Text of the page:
SECTION C PAGE SIX ALEXANDRIA DAILY TOWN TALK, ALEXANDRIA-PI NEVILLE, LA., THURSDAY, AUGUST 1, 1968 Animals Answer to frcrioui PuuU ACROSS 1 Rodent 4 Female sheep (pl) 8 Milk-giver 11 Native metal 12 Fury 13 Minute skin opening 14 Commit to memory 15 Antipathies 17 Knitted overblouse 19 Capsized 20 Bovine's cry 21 Island in Hebrides 23 Mimicker 25 Singing voice 18 Great arterial DOWN 1 Mythical birds 2 In a line 3 Dwellings of a sort 4 Muse of poetry 5 Undulate 6 Female adviser 7 Weight of India 8 Dove calls 9 French stream 10 Direction 13 Surinam toad 16 Evening sii Mcrfpi sfelEiPtSl lAiDDl Ir'aIwI iriyi Today's Extra Make-Up of the GOP Convention 26 Candlenut tree 29 Hub 31 Stopped 33 Landed property 34 Clothes 35 Distress signal 36 Listen to 38 Individuals 39 Covers 40 Cuckoo blackbird 41 Garret 44 Muteness 48 Convert 50 Wrath 51 Learning 52 Sheaf 53 Far off (comb, form) 54 Feminine appellation 55 Finest 56 Affirmative reply trunk 22 Moviedom's award 23 High cards 24 Mexican coin 25 Raise animals 26 Stupidity 27 Simple 28 Fruit drinks 30 Moral principles 32 Make amends 37 Suppose as a fact 39 Row 40 Vigilant 41 Gudrun's husband 4i! Stepped upon 43 Ancient Irish capital 45 Followers 46 Plains Indian 47 Lampreys 49 Rabble 1 12 13 I 14 15 16 17 I 18 19 10 iT 12 IT" J3 ,6 '55 rprb 1 23 124 ipi pi 26 p i28 a V 3i 32 33 34 35 j36 37 I" 138 41 42 43 I 144 45 46 47 it 49 ""50 51 52 53 54 " 55 56 I i Canadian Beach Using Computer CLOVERDALE, British Columbia (AP) The lifeguard here is a computer. The Fraser River has a tendency to overflow its banks when the spring snows melt, and the district of Surrey, a sprawling 132-square mile suburb of Vancouver, long has lived under the threat of floods. Now Surrey has turned to electronics for help. A computer has classified the community's 83,500 residents, most of whom live along the river, to speed their rescue during the floods. The Honeywell computer knows which residents have their own flood transportation so that rescue efforts won't be wasted trying to reach families already evacuated. It also keeps tabs on persons who have volunteered to house flood victims and classifies them according to such categories as job, income and religion. (Town Talk Washington Service) WASHINGTON - The delegate roster for the 1968 Republican National Convention j shows that less than a fifth of ; the delegates and alternates are ; repeaters from the 1964 conven tion which nominated Barry Goldwater for the presidency. The number of Negro delegates is increased from 1964 up from 14 full delegates at the San Francisco convention to 26 in Miami Beach. But their representation still will be minimal: a mere 2 percent of ! the 1,333 full delegates, i As usual, the delegate rosters j will include not only loyal party I workers, but most of the j Republican Governors and a I number of Republican members of Congress. The convention is scheduled to open next Monday (Aug. 5) in Miami Beach. Repeat Delegates The count of convention repeaters is based on member ship in the 44 delegations first officially certified for the Miami Beach convention. The same approximate percentage o f repeaters is expected to hold up when all delegates are certified. The 44-state count shows 176 full delegates and 193 alternates are returness from 1964 18.4 percent of those states' combined delegate - alternate ap portionment. Thus earlier predictions by some political figures that the Miami Beach delegate rosters would have a preponderance of veterans from the Goldwater nomination have not proven accurate. Only 16 states and territories are sending any Negroes as full delegates to the convention New York (4), Maryland and the District of Columbia (3 each), Arkansas, Illinois and "Cross Over The Bridge To HARRY 9 REX MARKET 312 Main St. - Pineville "HOME OF FINE MEATS." GRADE A FRYERS lb. 2SC ' HOLIDAY SMOKED Picnic Hams lb. LEAN GROUND MEATY RIB Beef 3 1.19 Stew 3 97 SO TENDER YOU CAN CUT IT WITH A FORK! BEEF FOR YOUR FREEZER U.S.D.A. CHOICE CUT & WRAPPED HINDQUARTERS 100 To 130 Lb. Avg. LB. 69 FRONT QUARTERS 100 To 130 Lb. Avg. LB. 49 SIDES 200 To 260 Lb. Avg. LB. 57 n RED POTATOES 100 Lbs. s3.79 25 Lbs. $1.09 io u.. 45c yellow onions 3 Lbs. 25 10 Lbs. 79c Massachusetts (2 each), and California. Delaware, Georgia, Indiana, Kansas, Michigan, Nevada, Ohio, Pennsylvania and the Virgin Islands (1 each). There will, however, be 52 Negro alternate delegates at the convention, representing 2 4 states and territories. In 1964, 43 Negroes 14 full delegates and 29 alternates attended the Republican convention. By comparison, Negroes will account for more of the voting strength at this year's Democratic convention. , Latest totals show 139 Negroes as full delegates to the Chicago convention, accounting for 4.7 percent of the Democrats' full delegate total. In neither party, however, will Negroes have representation commensurate with their share of the national population. According to the 1960 Census Figures, Negroes represent 10.5 percent of the nation. Credentials Fights The race problem is likely to dominate challenges in the GOP Credentials Committee. Negroes, charging improper representation, are preparing challenges to the Florida and Louisiana delegations, and also may file challenges against the Tennessee and Texas delegations. No Negroes have been named as full delegates from any of these states, though Louisiana named two Negro alternates and Tennessee one Negro alternate. In Iowa, a challenge to the seating of U.S. Rep. H. R. Gross, one of the most colorful conservatives in the House, appears to be in the offing. The charge alleges that Gross was improperly substituted for another delegate at the Iowa GOP convention. Unofficial counts show that 20 Republican senators and 59 Republican House members will be delegates at Miami Beach. 23 Governors Of the nation's 26 Republican governors, all but three will attend the convention as delegates. The exceptions are New York Gov. Nelson A. Rocke feller, who will be attending as a presidential candidate; Nebraska Gov. Norbert T. Tiemann, who lost his bid to be a delegate in the state's May primary, and South Dakota Gov. Nils A. Boe. Gov. Winthrop Rockefeller (Ark.) will be the only governor to represent his- state on the platform committee. But Gov. John H. Chafee (R.I.). chairman of the Republican Governors Assn., previously was namea denutv chairman f the Dlatform committee. Govs. Walter J. Hickel (Alaska) and Louie B. Nunn (Ky.) were named vice chairmen. Other dignitaries who will be Hpief?ates to the convention include New York City Mayor John V. Lindsay, who will be a member of the convention's rules committee; former Secretary of the Treasury, Douglas Dillon (N.J.); former Secretary of the Interior Fred A. beaton (Neb.), a member of the is GRADE A SMALL EGGS 3 Doz. 79' PURE LARD 25 Lbs. '3.89 GOLDEN BISCUIT FLOUR 25 Lbs. 1.99 jiDiimm DnTTcn ijcat d ph oat & Hnmuun ruiiLU itilhi . . o udiid jj ECONOMY VIENNA SAUSAGE 7 Cans 99e PLENTY OF FREE OFF ST. PAVED PARKINS! Judge Is 'Cool1 Despite the Heat MINEOLA, N.Y. (AP) - The "cooler" was cooler than the courtroom and so the judge took her court to jail. At 9:30 a.m. the temperature in Nassau County District Court Judge Beatrice Burstein's court room was 86 degrees ana cumD-ing. A woman prisoner fainted and Judge Burstein made her decision. She announced that she was moving her arraign ment court in the admmistra tion building to an air-condi tioned women's detention cell in the building's iail area. But although the judge kept her cool all day, those waiting to be arraigned had to suffer in the heat. The 10-foot by 10-foot cell that served as the courtroom was just big enough for desks for the judge, the court clerk, the Legal Aid representa tive, a chair tor the court ste nographer, the American flag and the prisoner being ar raigned at the moment. credentials- committee; and former Gov. William W. Scran-ton (Pa.), a member of the rules committee. Louisiana Delegation The Louisiana Republican State Convention June 2 2 selected a 26-member delegation after Negroes charged that they were Deing "systematically" excluded from the delegation. The delegation is technically uncommitted and will be headed by David Treen, a 1968 congressional candidate and an unsuccessful congressional candidate in 1962 and 1964. Other members of the delegation include State Chairman Charles deGravelles and National Committeeman Tom Stagg. Nineteen delegates are known to favor Nixon, while six have indicated thev Drefer Reagan and one said he could support either Nixon or Reagan. Although two Negroes serve as alternate delegates, Jesse W. Cook, leader of concerned Negro Republicans of Louisiana, is expected to file a challenge to the delegation. Cook, June 14 sent Nixon a telegram urging that Nixon use his influence to guarantee an integrated delegation. Cook, and other Negroes voiced dismay at reports that Nixon's Southern regional manager, former U.S. Rep. Howard H. Callaway (R-Ga. 1965-67), had suggested that former Gov. George C. Wallace (D-Ala.) join the Republican party. In his telegram, Cook said that Callaway was "a long-time segregationist and his prominence in your (Nixon's) campaign is an affront to every Negro in the United States." A direct confrontation was avoided at the state convention after Callaway decided not to make a scheduled appearance. At the convention, Cook nominated two Negroes who reportedly favored the nomination of Rockefeller for delegate positions. Both men were defeated.. Cook than charged that the two men lost because the top leadership had given them no support. DeGravelles denied that Negroes were excluded from the delegate selection process in the state, adding that the dispute was a contest between Nixon and Rockefeller supporters rather than between whites and Negroes. Louisiana Republicans with committee assignments at the convention: R. W. Farrar Jr. and Mrs. Trula Russek, credentials; Tom Stagg and Mrs. Harriet Belchic, resolutions; Robert Angers and Mrs. Jean Boese, rules and order of business; Allison Kolb and Mrs. Henry H e i t m a n , permanent organization. Why is Borden's the chocolate milk for children? University Plug-In AUSTIN (AP) - Students at the University of Texas this summer can listen to "Hamlet" or folk music by pushing a button in the university's auto library. A student with time to spare can check out a stereo headset, go to one of 144 listening stations and plug in, A large chalk board on the wall near the checkout counter shows what is playing on the listening station's 19 channels. If the student isn't satisfied with the selection available, he can request that a certain one be played or he can check the tape out and play it on one of the 48 individual tape decks in the library. It's nourishing, whole milk, flavored with imported Dutch Chocolate! ) THI lODDEN COMPANY 'Vy Be prepared with THIRST-AID FOR THE WHOLE FAMILY. . . Qiwfe Drink . ; ' .r . . . ' Give your family real thirst-quenching, good-tasting Borden's Orange Drink in the hot days ahead. Borden's Orange Drink is made with real fruit flavor, has real fruit goodness. No arti ficial flavors, ever. Better still, it's noncarbonated. Drink all you want, whenever you want. Best of all, Borden's Orange Drink costs only pennies a glass. Treat the whole family to good, wholesome, delicious-tasting Borden's Orange Drink in the big, economical 64-oz. half-gallon bottle! A NON-CARBONATED DRINK " " tbc ; THI IORDEN COMPANY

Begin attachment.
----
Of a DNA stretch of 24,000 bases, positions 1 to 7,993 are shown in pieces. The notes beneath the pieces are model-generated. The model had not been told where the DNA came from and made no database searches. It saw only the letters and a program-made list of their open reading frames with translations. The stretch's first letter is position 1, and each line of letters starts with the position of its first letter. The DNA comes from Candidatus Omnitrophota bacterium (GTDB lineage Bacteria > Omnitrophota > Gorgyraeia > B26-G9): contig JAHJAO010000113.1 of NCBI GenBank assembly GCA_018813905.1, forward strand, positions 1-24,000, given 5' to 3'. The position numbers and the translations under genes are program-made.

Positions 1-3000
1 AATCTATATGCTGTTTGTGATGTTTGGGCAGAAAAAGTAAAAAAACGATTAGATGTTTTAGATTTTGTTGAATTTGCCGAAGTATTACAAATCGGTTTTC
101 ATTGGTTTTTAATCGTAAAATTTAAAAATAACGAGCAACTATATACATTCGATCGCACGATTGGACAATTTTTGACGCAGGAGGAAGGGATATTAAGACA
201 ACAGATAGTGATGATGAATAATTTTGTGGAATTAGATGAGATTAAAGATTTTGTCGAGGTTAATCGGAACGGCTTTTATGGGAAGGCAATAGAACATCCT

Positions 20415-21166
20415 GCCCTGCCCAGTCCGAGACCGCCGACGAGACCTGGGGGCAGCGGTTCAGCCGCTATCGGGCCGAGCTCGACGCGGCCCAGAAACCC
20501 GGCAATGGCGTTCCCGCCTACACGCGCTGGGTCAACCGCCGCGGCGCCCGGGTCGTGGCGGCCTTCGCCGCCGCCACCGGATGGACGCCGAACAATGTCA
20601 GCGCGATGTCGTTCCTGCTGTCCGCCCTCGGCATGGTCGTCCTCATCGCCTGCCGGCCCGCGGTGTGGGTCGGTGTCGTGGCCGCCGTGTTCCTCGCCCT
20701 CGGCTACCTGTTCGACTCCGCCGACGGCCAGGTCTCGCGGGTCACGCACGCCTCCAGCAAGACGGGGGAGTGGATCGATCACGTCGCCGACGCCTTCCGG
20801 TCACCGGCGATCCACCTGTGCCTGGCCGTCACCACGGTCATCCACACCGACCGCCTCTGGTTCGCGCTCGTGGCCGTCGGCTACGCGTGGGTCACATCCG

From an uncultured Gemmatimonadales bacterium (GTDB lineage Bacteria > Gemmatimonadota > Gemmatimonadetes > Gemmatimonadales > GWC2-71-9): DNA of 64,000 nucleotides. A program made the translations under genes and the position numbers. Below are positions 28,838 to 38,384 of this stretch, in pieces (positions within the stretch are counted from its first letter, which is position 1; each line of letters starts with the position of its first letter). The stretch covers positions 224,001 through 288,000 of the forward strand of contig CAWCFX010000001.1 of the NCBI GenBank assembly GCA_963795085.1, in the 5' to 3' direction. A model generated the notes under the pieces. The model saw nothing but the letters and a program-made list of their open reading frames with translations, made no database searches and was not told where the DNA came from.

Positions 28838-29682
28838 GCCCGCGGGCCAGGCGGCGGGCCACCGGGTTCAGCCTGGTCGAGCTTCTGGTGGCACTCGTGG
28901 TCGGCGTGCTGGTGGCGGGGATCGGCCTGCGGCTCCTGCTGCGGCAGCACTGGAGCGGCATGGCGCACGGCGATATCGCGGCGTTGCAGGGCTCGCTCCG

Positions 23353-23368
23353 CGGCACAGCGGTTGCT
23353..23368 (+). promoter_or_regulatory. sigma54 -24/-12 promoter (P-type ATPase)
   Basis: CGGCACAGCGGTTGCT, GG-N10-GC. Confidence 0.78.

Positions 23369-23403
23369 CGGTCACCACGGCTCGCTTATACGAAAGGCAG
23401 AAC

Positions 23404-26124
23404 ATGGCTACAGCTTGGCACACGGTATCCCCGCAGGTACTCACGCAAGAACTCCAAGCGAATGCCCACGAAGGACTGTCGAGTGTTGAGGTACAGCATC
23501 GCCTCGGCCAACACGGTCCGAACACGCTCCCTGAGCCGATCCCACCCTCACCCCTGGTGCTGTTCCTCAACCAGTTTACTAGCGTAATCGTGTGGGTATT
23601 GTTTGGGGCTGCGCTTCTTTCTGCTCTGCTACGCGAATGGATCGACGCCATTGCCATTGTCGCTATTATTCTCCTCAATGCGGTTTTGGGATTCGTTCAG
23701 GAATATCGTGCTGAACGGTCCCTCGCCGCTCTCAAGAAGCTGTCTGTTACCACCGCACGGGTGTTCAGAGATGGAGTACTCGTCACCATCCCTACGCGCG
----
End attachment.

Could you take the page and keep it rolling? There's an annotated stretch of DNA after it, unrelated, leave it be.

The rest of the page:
What members have found on this page

Get access to

  • The largest online newspaper archive
  • 18,700+ newspapers from the 1700s–2000s
  • Millions of additional pages added every month

Publisher Extra Newspapers

  • Exclusive licensed content from premium publishers like the The Town Talk
  • Archives through last month
  • Continually updated

Try it free